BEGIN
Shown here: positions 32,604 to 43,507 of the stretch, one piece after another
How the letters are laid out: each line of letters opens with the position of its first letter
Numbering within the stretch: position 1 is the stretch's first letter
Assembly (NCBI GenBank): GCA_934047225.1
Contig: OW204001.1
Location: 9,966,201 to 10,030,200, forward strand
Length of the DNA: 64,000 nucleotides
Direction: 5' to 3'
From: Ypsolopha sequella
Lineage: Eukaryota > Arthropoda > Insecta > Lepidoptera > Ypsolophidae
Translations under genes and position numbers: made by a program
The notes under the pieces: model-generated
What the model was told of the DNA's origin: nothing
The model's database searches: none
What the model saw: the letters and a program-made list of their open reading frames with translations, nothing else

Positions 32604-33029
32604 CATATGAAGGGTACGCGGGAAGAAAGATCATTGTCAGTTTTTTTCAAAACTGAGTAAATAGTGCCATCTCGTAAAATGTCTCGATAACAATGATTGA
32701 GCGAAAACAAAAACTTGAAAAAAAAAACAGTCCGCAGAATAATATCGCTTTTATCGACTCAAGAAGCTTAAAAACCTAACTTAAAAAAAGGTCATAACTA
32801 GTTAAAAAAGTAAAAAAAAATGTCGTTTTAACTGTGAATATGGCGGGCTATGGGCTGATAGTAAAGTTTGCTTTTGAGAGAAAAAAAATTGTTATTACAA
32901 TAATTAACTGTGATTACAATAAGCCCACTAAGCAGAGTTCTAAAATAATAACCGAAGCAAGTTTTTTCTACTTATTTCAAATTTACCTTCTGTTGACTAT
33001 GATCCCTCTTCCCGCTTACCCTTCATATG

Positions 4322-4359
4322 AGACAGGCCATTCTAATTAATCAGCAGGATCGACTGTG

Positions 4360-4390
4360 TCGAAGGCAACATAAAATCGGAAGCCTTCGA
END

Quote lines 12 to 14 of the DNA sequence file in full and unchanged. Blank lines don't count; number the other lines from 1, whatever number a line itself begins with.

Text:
The notes under the pieces: model-generated
What the model was told of the DNA's origin: nothing
The model's database searches: none